In a public-private collaboration in Charlotte, NC real estate developers and city officials used intelligent building technologies and existing city infrastructure to create a dashboard to display real-time data on energy use. The goal was to reduce energy use in the city's core by 20%. Four years in, the city is at 16%: data helps not only in decision-making, but in providing incontrovertible economic rationale for decision-making.
See also: North Carolina Case Study
Local Warming from MIT’s Senseable City Lab presented a "vision of architectural climate control" at the 2014 Venice Architecture Biennale. Here, WiFi-based location tracking allow an array of dynamic heating elements in the ceiling to target single individuals and create precise personal climates around each. positioned in a grid near the ceiling. This example of #responsive technology makes people comfortable while improving overall energy efficiency.
And incidentally, the Honeywell Smart Building Score is a first-of-its-kind global index that evaluates facilities based on the technology used to make them green, safe, and productive —three main indicators of smart buildings.
Our soil and our plants will have to tell us when they're thirsty…
Partners in the Community Water Dialogue developed an idea to create a wireless irrigation network (entitled Project WIN) in to help growers improve irrigation efficiency. Probes measure soil tension, which acts as an index of water availability and plant stress. Such real time information allows growers to anticipate when to irrigate and for how long, keeping crops growing in optimal conditions and ensuring optimal water-use.
Our water management systems will need to go from passive to active and real-time…
In many other ways, we will need to think of how to manage water flows through the city to reduce leaks and other inefficiencies, rather than simply managing drainage and run-offs. We will need better forecast models of floods, sewage overflows, impact on residents, inflow to wastewater treatment plants etc. We will need more dynamic control of rainwater catchments, both to optimize storage and to guard against the systems being overwhelmed. In two cities with "high performance green infrastructure," (St. Louis, and New Bern, North Carolina), “Geosyntec integrated a building's rainwater catchment system with software that uses weather predictions from the Internet to know when a basin should be partly emptied to accommodate incoming stormwater.” The goal is to move toward real-time control over components of the urban environment, to achieve specific environmental goals.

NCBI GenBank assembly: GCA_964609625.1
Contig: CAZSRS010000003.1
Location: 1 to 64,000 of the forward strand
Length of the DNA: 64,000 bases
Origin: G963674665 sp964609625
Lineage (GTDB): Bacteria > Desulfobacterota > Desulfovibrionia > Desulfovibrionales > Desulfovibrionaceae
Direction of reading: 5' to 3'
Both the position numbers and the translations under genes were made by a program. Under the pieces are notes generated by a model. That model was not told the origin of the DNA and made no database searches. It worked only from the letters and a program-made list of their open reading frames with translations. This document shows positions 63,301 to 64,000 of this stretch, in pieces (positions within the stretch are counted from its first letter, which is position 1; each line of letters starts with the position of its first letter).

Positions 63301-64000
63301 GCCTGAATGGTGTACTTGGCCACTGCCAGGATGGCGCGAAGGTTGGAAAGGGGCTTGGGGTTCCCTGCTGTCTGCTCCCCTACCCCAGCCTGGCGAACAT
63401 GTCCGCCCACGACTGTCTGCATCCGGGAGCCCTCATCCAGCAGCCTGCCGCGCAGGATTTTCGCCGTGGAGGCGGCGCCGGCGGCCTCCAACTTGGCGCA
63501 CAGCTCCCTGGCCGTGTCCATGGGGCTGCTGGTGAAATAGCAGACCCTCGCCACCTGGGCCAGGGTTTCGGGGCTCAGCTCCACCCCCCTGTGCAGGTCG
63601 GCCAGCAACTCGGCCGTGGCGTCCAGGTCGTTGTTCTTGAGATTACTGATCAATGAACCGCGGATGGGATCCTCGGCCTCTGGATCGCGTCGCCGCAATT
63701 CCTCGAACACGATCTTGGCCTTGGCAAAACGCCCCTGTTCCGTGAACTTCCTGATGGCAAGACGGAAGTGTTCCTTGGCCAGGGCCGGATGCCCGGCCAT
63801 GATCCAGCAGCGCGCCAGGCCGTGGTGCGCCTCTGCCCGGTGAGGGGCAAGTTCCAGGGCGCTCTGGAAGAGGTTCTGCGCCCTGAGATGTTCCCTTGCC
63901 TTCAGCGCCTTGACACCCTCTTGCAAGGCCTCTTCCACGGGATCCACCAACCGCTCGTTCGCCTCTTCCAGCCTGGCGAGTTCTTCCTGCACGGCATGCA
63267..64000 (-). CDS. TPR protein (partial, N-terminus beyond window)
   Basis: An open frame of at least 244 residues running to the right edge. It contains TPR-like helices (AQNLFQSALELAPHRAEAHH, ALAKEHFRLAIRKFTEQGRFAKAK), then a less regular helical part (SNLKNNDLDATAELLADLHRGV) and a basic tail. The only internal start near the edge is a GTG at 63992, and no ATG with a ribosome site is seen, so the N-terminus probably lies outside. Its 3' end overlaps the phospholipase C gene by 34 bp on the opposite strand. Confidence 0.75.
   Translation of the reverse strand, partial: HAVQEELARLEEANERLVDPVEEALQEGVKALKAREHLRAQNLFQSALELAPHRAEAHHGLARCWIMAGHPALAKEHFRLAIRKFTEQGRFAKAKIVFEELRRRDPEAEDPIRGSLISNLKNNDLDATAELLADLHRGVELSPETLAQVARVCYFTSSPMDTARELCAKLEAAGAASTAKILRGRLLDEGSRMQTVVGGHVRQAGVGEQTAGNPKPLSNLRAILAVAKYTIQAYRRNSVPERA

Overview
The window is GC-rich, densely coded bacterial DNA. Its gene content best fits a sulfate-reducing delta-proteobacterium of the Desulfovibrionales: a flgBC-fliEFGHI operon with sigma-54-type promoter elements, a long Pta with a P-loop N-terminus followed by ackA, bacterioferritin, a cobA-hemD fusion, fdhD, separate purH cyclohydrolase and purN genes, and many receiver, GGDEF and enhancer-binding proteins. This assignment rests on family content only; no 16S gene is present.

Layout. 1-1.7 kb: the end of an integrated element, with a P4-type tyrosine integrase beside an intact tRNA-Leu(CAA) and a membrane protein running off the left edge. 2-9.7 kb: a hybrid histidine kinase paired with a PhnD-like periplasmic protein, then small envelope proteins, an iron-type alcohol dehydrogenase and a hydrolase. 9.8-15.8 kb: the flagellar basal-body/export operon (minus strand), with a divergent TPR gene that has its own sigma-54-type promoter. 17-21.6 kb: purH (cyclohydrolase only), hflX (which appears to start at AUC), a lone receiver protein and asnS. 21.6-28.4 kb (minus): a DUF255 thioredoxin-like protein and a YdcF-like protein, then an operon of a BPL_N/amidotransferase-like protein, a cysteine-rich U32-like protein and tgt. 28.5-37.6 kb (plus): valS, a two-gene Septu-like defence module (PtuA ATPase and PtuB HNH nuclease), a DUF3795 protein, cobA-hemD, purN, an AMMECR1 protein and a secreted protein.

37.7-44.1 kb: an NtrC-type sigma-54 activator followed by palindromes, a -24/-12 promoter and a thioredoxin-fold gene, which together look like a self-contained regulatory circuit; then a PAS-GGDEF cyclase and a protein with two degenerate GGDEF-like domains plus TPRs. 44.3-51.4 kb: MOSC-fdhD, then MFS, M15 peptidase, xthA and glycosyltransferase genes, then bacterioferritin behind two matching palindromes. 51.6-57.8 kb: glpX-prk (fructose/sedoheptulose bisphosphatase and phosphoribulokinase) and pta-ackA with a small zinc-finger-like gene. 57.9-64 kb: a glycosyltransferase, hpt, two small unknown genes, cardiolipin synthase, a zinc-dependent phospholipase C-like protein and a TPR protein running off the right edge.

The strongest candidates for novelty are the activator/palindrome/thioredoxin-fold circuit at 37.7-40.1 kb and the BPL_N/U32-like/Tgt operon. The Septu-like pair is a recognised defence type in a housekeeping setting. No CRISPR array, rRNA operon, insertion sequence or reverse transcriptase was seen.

The trees will get love notes on email
Melbourne wants to protect its urban trees. All of its 70,000 trees are individually geo-coded and recorded in its database. Using GIS, the trees are plotted on an interactive online map, which allows city leaders and the public to easily visualise the location, life expectancy and diversity of trees in the city. The map, which is also #opendata, has helped the city better engage the public in its sustainability efforts. The city's assignment of individual IDs to each tree was intended to allow the public to report on specific issues—but instead had an unforeseen consequence: people in Melbourne began sending fond and funny messages to the trees. Unwittingly, the effort created a context for people’s relationships with trees to express themselves, creating a form of citizen engagement while transforming the "internet of trees" into an affective environment.
IBM recognized also this potential for “an arboreal Internet of Things” to be an “enabler for global sustainability." Because a tree with a URI isn’t just a thing; it’s a living entity that changes every year with the environment. It welcomes kids who climb its boughs, birds that live in its branches, and people who experience events beside it. Open data and URIs enable people to add details to trees and streets and lampposts and guardrails and buildings and parks. These details are in a bidirectional relationship of data publishing and use that describes the attributes of peoples’ lives in a complex web, which defines exactly what a city is—life and events, past, present, and future.”